Ortiz was among the lucky squatters who received government aid. She said the Federal Emergency Management Agency gave her $25,000 to repair her home after a group of pro bono lawyers explained the documentation needed to qualify.

With the help of her son Peter, Ortiz is building her home out of concrete, to better withstand future storms. She hopes someday to build a restaurant on another part of her land.

“I think Villa Esperanza is going to get better, I’ve seen the people and they want to be better,” Ortiz said. “Naturally, I have a lot of faith, I always think it’s possible that I can do it. Ever since I was a little girl, I know I can do it. I know I’m going to see my house. I know God is going to give me the time to see my house again.”

Many homes in Villa Esperanza have been reconstructed with wood. If another hurricane comes, these wooden homes could be destroyed. (Photo by Carly Henry/Cronkite Borderlands Project)

Unable to afford food for their animals, some residents of Villa Esperanza tie their horses up in grassy areas, but without a more nutritious diet, many of the animals are malnourished. (Photo by Carly Henry/Cronkite Borderlands Project)


Another Maria Ortiz lives about a half hour away in Corozál. Although they share the same name, their lives are as different as the communities in which they live.

The home of this Maria Ortiz sits low against the mountainous terrain near Rio Corozál. She lives alone; her husband died a few years ago. Emergency responders say the houses on her block were underwater because the river topped its banks.

Ortiz’s demolished home, made of wood, stood out from neighboring concrete houses, which were mostly intact. Her roof and floor remained but the walls and furniture were gone.

Friend and family assumed Ortiz would be the most heartbroken, she said, but it was her daughters who were most torn. Their childhood home, full of memories, had been taken from them. They are helping Ortiz and her brother rebuild the home, but they can’t get back the history.

She said FEMA did help her, but only enough to buy materials, not to do the work. She could apply for aid from Tu Hogar Renace, a government program designed to repair homes so they are safe, but Ortiz said the process required too much documentation.

“I haven’t looked for it, because since I have the help of my family, I think that maybe there’s other people that don’t have the help of their family, and that resource could be for them,” she said.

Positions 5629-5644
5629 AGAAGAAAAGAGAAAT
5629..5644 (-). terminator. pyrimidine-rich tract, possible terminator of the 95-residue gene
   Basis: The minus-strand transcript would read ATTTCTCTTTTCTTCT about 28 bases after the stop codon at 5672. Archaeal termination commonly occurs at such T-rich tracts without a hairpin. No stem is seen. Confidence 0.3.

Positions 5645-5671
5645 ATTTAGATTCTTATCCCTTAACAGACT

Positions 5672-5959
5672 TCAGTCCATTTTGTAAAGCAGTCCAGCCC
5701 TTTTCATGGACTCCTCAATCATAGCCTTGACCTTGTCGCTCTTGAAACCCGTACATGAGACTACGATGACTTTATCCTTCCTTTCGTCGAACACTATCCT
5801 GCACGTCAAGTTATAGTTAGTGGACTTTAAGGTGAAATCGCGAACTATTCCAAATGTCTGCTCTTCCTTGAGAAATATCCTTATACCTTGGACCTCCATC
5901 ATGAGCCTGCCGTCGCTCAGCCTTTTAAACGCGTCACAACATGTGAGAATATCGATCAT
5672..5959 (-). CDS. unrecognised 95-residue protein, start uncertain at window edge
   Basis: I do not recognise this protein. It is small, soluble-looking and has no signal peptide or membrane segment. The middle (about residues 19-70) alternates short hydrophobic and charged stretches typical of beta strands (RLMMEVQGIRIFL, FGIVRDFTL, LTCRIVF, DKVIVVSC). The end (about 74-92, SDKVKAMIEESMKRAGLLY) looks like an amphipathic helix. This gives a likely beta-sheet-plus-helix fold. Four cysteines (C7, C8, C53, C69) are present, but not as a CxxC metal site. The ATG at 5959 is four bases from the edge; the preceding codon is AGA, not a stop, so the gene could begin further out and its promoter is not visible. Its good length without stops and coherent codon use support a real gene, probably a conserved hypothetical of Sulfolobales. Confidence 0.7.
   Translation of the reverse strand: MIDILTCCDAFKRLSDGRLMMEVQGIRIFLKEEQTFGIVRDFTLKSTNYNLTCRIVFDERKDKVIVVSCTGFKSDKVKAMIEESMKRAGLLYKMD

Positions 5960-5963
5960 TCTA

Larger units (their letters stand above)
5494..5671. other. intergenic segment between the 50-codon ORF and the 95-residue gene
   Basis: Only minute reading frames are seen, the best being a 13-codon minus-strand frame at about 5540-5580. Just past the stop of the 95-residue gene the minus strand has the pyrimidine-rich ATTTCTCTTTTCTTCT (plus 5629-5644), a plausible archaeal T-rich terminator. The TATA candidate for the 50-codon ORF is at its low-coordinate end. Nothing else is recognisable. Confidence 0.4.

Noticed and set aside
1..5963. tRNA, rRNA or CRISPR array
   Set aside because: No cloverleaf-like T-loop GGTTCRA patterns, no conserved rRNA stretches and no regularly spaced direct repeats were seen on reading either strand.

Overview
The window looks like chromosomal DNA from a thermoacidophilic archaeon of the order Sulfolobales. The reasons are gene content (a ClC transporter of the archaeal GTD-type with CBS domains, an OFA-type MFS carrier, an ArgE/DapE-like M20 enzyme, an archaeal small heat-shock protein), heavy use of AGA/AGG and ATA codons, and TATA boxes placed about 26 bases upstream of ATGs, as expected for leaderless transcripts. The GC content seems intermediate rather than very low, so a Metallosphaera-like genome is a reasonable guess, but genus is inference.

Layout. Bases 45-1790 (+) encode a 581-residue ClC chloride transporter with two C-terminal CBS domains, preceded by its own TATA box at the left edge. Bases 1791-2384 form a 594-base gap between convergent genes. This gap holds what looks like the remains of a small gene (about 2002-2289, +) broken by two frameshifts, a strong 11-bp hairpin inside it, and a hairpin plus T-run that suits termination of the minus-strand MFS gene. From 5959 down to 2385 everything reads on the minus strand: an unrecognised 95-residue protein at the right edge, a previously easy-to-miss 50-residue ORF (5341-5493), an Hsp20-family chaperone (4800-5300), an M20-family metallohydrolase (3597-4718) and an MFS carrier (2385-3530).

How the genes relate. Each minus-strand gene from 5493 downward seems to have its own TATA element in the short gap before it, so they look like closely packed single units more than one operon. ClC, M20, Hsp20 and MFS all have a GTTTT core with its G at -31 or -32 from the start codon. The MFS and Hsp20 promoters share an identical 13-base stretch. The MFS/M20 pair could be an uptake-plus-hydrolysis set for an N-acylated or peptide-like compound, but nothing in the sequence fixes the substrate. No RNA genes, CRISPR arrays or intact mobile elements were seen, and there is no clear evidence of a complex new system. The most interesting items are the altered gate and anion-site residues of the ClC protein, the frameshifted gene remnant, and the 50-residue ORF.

Ortiz doesn’t have to sleep alone in a dark room of wooden walls, like her counterpart in Villa Esperanza. Her daughter wouldn’t let that happen, so Ortiz stayed with her in a home up the hill. For the past three months, her brother has helped her rebuild a little each weekend – with concrete, this time.

She misses her privacy most of all.

“I’m crazy (ready) to be back home. Even though I’m good with my daughter, it’s not the same as someone’s own home,” Ortiz said.

Gil, the housing secretary, said Tu Hogar Renace (Your Home Is Reborn in Spanish) provided through Puerto Rico’s Department of Housing and FEMA, helps pay for restoration of electrical service, repairs to roofs, walls and windows as well as removing debris.

“Obviously it’s kind of hard to get like some of the materials … due to availability, but we’re in the process of getting new providers and the current providers like to make it happen,” Gil said.

Luz, Corozál emergency manager, said the town slowly has been rebuilding.

“I feel like in a way we are forgotten, but at the same time, I understand,” Luz said. “It’s not that the event just happened in Corozál. You have 77 other municipalities that went through the same thing.”

Every day for months, Luz said, someone would come to the steps of her agency’s office seeking help, including people who had lived in their cars until they couldn’t anymore. The need for assistance has slowed since Maria, she said, but it’s persistent.

The power of the people is what will save Puerto Rico, she said.

“This is the opportunity that Puerto Ricans have, to rebuild an entire country,” Luz said. “It’s not the government. It’s the people, the individuals.”

About 10 minutes from the heart of Corozál, Michel Rodriguez, her husband and 5-year-old son, both named Joseph, also are rebuilding their lives. Their dog, Sparky, sits leashed in front of the abandoned school they broke into and where they’ve lived since fleeing a refugee center after the hurricane destroyed their home.


Michel Rodriguez, her husband and their 5-year-old son, Joseph, moved into an abandoned school building after their house was destroyed by Hurricane Maria. “It’s not enough, but in a way it’s enough because the important thing is we’re still a unit as a family, and at least we have food on the table,” she said. “That’s all we need.” (Photo by Ben Moffat/Cronkite Borderlands Project)


“At the refugee center, men and women were using the same restroom, and no one assured me the safety of my son, and since we knew that this school was abandoned, we decided to break the locks and come here two days after Maria,” Michel Rodriguez said.